Let’s Recap. Last month I congratulated you on owning your own business (huzzah!) and we compared your acting business to the Fortune 500 companies on Wall Street. Big takeaway: schedule check-ins! Checking in with your goals and the state of your business on a recurring basis is crucial to make sure you are on track and will help you analyze what is and is not working. Still not jogging your noggin? Check out last month’s piece here.
This month we are going to talk about another way our acting business is like a larger company: the importance of a Budget! As an actor, there are many things you have to factor into your monthly/quarterly/yearly budget. I am going to assume you already know what these things are but they are usually: housing (and utilities), food, transportation, training (acting classes), personal appearance, and communication (phones, marketing materials, etc). If you want this list broken down further, check out this awesome article at Backstage on an actor’s budget.
Now let’s look at those expenses a bit more with the eye of a businessperson. That list has fixed costs and variable costs. A fixed cost is something that does not change month to month. Those items are generally your rent and phone bill. The other costs vary month-to-month and year-to-year.
For example, one month you might need new business cards, postcards and a website redesign but the next month you can leave those expenses out. That is a variable in your budget. This does make it a bit more difficult to budget, but it also means that you have infinite ways you can save money on those variable costs and stash some extra money away for the future. There are tons of resources about how to budget out there, but some that I can recommend are Mr. Money Moustache and Mint (awesome money management tool as well).
Let’s bring this back to big business practices. There are some really great ways those big companies run their budgets, which we, as actors, can learn from.
1) Be dynamic with your budgets! – Companies have accountants that look at their budgets daily. This is valuable, because they immediately see what is working and what is costing the company more than originally expected. You should be realistic about sticking to your budget, but be flexible when it will help you grow your business.
2) The importance of investments – Ever heard the expression, “You must spend money to make money?” Even though it is difficult to support yourself on your acting, the same principle applies. Acting classes, headshots, treating your favorite director to coffee, these are expenses that you can consider investments in your future. You may not see the return immediately, but these investments WILL pay off in the long run.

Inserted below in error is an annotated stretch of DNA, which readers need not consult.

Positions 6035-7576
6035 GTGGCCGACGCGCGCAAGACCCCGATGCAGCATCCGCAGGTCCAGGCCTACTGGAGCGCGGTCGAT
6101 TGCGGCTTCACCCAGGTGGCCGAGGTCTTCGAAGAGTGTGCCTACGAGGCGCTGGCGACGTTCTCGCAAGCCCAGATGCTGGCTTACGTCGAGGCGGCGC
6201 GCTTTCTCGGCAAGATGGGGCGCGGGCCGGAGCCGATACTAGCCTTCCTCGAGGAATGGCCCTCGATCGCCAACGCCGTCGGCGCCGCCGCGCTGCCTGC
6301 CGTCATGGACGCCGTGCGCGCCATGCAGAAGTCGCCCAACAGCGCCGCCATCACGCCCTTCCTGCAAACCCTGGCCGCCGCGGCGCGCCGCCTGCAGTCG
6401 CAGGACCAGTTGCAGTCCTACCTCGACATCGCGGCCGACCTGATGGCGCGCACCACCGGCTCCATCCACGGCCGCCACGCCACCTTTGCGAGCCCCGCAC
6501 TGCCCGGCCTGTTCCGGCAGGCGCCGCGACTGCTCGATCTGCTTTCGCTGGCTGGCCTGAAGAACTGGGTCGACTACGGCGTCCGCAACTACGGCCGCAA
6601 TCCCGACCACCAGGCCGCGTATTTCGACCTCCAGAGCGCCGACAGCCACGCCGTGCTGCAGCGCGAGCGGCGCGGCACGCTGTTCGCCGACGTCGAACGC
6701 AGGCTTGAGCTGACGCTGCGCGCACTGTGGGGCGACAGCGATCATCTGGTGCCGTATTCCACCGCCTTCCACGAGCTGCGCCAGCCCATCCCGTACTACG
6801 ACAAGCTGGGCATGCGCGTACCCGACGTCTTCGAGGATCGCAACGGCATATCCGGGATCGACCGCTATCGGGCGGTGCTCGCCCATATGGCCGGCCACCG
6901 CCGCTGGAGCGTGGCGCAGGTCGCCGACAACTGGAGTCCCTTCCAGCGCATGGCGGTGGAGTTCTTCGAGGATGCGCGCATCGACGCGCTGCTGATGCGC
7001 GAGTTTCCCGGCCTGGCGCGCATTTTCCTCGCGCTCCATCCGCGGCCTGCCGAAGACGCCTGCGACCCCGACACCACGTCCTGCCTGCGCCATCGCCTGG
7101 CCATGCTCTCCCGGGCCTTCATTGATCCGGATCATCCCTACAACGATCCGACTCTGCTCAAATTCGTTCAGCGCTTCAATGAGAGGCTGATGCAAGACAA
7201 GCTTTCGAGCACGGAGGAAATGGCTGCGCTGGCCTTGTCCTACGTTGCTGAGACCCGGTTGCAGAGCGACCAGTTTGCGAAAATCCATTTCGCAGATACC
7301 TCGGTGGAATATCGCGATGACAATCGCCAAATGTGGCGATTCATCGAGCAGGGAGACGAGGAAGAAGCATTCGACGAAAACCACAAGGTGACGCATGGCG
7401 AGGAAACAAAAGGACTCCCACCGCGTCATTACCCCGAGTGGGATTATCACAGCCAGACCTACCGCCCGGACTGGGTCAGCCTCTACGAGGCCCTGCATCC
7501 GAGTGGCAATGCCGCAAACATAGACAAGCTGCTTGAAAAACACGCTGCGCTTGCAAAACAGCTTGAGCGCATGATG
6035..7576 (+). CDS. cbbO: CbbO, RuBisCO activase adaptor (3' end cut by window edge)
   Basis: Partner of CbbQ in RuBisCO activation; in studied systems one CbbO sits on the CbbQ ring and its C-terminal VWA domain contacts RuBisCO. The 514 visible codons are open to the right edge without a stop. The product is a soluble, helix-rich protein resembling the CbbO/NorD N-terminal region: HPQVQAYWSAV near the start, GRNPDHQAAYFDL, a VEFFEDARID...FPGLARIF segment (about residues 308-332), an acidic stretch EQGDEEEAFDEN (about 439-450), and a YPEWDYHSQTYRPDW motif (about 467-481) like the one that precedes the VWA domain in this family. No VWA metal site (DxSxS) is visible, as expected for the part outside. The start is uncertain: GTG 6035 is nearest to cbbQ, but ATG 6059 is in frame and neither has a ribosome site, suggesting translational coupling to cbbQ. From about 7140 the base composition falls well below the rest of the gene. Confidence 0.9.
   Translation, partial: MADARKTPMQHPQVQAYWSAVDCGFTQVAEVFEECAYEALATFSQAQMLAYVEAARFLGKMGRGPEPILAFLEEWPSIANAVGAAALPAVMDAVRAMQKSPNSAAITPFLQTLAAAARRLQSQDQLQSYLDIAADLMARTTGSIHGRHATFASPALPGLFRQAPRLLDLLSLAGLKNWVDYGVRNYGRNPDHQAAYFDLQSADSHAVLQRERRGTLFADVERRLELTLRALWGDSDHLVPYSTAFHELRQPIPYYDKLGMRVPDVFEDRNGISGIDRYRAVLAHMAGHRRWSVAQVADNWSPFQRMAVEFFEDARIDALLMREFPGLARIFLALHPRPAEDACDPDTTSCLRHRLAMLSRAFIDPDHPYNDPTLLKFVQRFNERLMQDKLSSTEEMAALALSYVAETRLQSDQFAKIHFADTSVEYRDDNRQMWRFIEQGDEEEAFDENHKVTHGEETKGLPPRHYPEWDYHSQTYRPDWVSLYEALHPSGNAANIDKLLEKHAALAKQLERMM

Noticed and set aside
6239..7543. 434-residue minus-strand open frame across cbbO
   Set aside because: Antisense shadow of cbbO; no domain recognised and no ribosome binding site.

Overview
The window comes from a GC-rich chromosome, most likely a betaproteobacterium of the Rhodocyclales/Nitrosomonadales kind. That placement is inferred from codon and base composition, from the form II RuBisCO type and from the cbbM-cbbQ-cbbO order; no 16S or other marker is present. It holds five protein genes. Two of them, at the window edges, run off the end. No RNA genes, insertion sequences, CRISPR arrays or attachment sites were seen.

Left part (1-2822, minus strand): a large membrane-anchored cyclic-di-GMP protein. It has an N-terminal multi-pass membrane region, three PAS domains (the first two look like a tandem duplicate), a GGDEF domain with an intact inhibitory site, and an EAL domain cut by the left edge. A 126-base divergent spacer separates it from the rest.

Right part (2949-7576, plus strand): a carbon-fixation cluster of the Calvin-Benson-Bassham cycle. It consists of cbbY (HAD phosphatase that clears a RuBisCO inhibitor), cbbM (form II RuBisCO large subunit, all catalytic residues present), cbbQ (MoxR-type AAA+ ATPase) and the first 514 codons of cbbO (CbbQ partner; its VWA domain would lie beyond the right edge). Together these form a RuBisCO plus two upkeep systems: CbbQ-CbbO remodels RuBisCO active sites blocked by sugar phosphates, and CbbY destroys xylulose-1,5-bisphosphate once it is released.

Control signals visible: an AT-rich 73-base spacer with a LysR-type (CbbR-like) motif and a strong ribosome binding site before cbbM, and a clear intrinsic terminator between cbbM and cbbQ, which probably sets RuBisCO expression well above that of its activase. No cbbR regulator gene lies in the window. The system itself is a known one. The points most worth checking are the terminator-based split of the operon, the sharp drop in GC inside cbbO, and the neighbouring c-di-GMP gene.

3) Return on Investment (ROI) – After you invest, you expect returns on those investments. These are called your ROIs and in the stock market, these are the dividends paid to their shareholders every quarter. ROIs, however, do not have to be monetary. Did you make a new contact? Did you help out a friend in need? Did you take an acting class that has helped you gain confidence for when you walk into an audition? This is a version of those check-ins we talked about last month. Celebrate those ROIs, whatever they are, and remember that your ability to invest in yourself means that you are still a proud business owner.
4) Other forms of currency – Unable to invest in yourself monetarily? Think outside the box when it comes to currency. Do you have a skill you can trade with a friend or offer to a production company? Maybe you can volunteer some time to an acting studio in exchange for classes. Think about your strengths and how you can help others with those things you are super good at. I am a firm believer in what goes around comes around and you never know what sort of benefits your skills may offer others (more on this next month in Part 3!).
5) Value your time – This goes hand in hand with tip number 4. Even though it is important to think outside the box and donate your time, remember that your time is valuable! If you don’t think your time is worth something, no one will. So the next time your sink breaks. Call a plumber; don’t try to fix it yourself. You may think that you are saving yourself money, but your time is valuable and it is always a good idea to get a professional to do a professional’s job. You don’t have to be perfect at everything!
Feeling overwhelmed by budgets now? Don’t worry! Just remember that according to surveys performed every year, 8 out of 10 business fail in their first year of operation. 8 out of 10! If you have been operating as an acting business for over a year, you have beat the odds! Celebrate that and remember that your budgetary issues are the same ones that big businesses face. Learn from their successes and mistakes, keep on learning and evolving, and keep kicking butt. Go you!
Note: I originally wrote this post for Ms. In the Biz, an amazing resource about women in the entertainment industry. I write a monthly column comparing entrepreneurship to the entertainment biz. Check out the original post here: http://msinthebiz.com/2014/09/29/ways-actors-can-budget-like-a-big-business/